Codecs (codec-decoder) compress video and audio files to a more manageable and workable file size. This is very important for video editing, in some cases, shooting raw video files from high quality DSLR cameras, the original file may be to cumbersome for smooth video editing and for storage space, so these files can be compressed to smaller video files, but you may have to be open to slight loss of quality.
Common Codecs: MPEG, AVI, WMV, MP4, .MOV, and WAV, MP3, AIFF for audio files.
DSLRs shoot in RAW video format, which are very large files with lots of data, the codec used for these video files is H.264, footage from RAW is simply too large and consumers don’t have the computing power to handle it.
Lighting is an intricate part of filmmaking, and in some cases, the most important part. Filmmakers use lighting to help tell the story more effectively with more emotion and meaning.
For example; horror films are usually really dark with very little light here and there to accentuate fear within the characters and silhouettes of enemies, this creates the feeling of it’s what you don’t see that is scarier.
Can you see him on the roof?
For films in, for instance, the comedy genre, the mood and lighting style change drastically from this. They are generally brightly lit, with warm tones creating happy emotional and relaxed responses towards it when watching.
Standard Lighting Techniques
The Three Point Lighting Technique is a standard method used in visual media such as video, film, still photography and computer-generated imagery. It is a simple but versatile system which forms the basis of most lighting. Once you understand three point lighting you are well on the way to understanding all lighting.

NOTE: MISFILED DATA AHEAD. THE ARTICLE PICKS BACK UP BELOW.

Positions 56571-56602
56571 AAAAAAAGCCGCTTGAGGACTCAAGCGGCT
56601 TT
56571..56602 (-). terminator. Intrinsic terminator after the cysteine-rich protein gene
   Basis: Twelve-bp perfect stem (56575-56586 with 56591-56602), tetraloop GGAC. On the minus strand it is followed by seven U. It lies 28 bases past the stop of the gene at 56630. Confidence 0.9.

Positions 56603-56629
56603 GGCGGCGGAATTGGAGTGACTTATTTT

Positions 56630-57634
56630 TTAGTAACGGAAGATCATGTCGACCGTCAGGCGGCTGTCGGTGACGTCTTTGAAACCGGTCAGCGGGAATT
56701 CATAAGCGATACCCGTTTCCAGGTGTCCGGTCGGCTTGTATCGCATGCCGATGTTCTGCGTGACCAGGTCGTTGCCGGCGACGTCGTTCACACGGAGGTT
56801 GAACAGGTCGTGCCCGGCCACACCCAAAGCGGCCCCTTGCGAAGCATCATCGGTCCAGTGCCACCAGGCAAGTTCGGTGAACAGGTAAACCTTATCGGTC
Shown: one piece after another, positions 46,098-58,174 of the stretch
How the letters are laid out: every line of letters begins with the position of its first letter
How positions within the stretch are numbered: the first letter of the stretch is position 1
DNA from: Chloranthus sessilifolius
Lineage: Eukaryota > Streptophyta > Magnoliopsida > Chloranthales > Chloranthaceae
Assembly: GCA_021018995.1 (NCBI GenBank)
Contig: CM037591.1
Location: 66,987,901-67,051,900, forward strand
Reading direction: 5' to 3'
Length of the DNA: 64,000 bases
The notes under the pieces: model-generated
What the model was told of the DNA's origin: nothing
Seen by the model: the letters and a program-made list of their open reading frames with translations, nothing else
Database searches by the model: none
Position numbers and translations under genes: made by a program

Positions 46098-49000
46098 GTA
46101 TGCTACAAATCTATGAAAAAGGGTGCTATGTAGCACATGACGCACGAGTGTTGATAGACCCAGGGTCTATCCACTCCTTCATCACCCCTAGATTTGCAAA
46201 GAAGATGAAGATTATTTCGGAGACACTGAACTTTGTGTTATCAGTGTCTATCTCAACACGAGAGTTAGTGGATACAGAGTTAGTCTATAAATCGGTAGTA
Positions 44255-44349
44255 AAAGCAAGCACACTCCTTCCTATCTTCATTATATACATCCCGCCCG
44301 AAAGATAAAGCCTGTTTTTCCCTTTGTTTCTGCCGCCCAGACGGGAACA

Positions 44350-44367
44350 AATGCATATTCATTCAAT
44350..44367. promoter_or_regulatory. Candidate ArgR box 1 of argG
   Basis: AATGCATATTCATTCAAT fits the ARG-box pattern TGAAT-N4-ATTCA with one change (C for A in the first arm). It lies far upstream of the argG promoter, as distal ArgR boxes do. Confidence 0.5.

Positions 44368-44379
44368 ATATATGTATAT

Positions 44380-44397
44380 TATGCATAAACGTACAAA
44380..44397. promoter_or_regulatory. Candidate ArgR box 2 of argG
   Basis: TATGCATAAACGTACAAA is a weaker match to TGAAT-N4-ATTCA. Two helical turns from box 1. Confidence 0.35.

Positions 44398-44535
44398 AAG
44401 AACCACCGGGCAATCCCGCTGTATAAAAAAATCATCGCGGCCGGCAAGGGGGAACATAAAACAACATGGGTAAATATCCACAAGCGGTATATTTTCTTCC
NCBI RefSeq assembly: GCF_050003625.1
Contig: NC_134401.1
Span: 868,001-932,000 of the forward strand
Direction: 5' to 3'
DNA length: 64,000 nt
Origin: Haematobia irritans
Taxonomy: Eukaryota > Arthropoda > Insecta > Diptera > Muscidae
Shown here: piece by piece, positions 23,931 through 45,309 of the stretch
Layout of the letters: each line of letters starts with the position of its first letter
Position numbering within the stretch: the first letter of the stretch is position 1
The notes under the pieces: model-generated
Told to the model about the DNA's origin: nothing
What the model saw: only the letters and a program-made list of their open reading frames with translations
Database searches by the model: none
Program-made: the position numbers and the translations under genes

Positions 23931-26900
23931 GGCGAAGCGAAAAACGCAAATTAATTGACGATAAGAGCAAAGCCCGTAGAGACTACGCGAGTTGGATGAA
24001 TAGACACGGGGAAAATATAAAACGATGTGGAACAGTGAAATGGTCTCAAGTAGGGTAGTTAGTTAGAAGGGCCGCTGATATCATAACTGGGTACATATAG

The technique uses three lights called the key light, fill light and back light. Naturally you will need three lights to utilise the technique fully, but the principles are still important even if you only use one or two lights. As a rule:
- If you only have one light, it becomes the key.
- If you have 2 lights, one is the key and the other is either the fill or the backlight.
This is the main light. It is usually the strongest and has the most influence on the look of the scene. It is placed to one side of the camera/subject so that this side is well lit and the other side has some shadow.
This is the secondary light and is placed on the opposite side of the key light. It is used to fill the shadows created by the key. The fill will usually be softer and less bright than the key. To acheive this, you could move the light further away or use some spun. You might also want to set the fill light to more of a flood than the key.
The back light is placed behind the subject and lights it from the rear. Rather than providing direct lighting (like the key and fill), its purpose is to provide definition and subtle highlights around the subject’s outlines. This helps separate the subject from the background and provide a three-dimensional look.
I am definitely part of the DSLR lover movement, they are great cameras, cheap, durable, and they produce great looking images. I own a Canon 550D, which is a great little camera for the price. For years I was against DSLRs and HD, I thought it was just a fad that’ll go away in a year, my main gripe with HD and DSLRs was “the jello effect” which is caused by the cameras rolling shutter. This phenomenon is most common in hand-held shots at telephoto settings, and most extreme in cases when the camera is vibrating, possibly due to being attached to a moving vehicle, for instance. The rolling shutter causes the image to wobble unnaturally and bizarrely.